a giant, swirling, maelstrom capable of filling most any venue with lush,
textured soundscapes, at volumes that let the listener stand briefly in this
trio's shoes, and feel the truth and honesty from which their music
There's so much wrong with this assessment. I will begin with the idea that it's a "giant, swirling, maelstrom." Swirling implies movement. Maybe not interesting movement, but some sort of movement. A maelstrom implies power, an uncontrollable natural force. In Paik's case, we're talking about a guitar, a bass, and drums playing heavy droning chords that sound like nothing so much as slowed down Black Sabbath. And without vocals mind you, which means you have to rely on the music alone to get any sense or feeling. There is no feeling to be found.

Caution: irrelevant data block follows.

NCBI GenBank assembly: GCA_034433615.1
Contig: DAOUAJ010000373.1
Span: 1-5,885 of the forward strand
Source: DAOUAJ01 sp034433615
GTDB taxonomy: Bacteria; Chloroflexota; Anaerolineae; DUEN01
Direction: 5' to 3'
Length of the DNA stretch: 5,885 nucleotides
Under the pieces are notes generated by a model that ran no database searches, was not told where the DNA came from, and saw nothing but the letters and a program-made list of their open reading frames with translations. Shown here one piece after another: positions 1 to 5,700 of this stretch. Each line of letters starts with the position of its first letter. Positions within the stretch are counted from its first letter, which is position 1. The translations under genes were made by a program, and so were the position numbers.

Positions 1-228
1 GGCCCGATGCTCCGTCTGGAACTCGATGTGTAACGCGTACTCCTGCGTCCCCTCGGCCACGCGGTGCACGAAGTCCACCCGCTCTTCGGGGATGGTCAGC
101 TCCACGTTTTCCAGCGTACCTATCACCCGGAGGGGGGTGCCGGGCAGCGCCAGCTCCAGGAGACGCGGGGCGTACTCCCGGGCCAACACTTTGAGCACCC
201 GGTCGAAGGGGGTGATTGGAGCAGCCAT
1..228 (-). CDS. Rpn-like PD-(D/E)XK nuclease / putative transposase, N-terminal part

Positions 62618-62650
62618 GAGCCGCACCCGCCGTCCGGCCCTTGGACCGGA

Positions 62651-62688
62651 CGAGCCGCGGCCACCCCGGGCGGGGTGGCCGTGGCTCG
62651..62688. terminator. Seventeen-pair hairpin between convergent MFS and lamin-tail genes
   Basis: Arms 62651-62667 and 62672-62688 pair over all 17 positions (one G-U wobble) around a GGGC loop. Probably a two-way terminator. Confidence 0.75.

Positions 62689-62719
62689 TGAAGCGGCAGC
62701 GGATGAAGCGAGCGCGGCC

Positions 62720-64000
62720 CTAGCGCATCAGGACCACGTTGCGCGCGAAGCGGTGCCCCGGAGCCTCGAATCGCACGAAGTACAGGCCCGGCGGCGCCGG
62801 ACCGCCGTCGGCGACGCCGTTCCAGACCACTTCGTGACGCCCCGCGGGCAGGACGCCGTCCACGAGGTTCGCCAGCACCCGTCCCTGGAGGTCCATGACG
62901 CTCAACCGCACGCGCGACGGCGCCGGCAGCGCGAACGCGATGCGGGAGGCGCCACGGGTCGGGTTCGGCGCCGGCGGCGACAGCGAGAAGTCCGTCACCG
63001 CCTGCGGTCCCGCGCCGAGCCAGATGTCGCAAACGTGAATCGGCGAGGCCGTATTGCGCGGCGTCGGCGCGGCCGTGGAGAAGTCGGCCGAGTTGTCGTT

But let me continue: "lush" and "textured" are utterly out of place with what I witnessed on Saturday evening at the Black Cat. Both terms imply that the music is deeper than some guitarist masturbating with his instrument while the drummer pounds out a heavy beat and the bass player looks both bored and underused.
"Truth and honesty"? Are you kidding me? The truth, to be honest, is that I could sit in my basement with two friends and get the same results, only it'd be more fun because we'd all be getting drunk at the time. Jesus, I could sit on the toilet and produce something more lush and textured than Paik.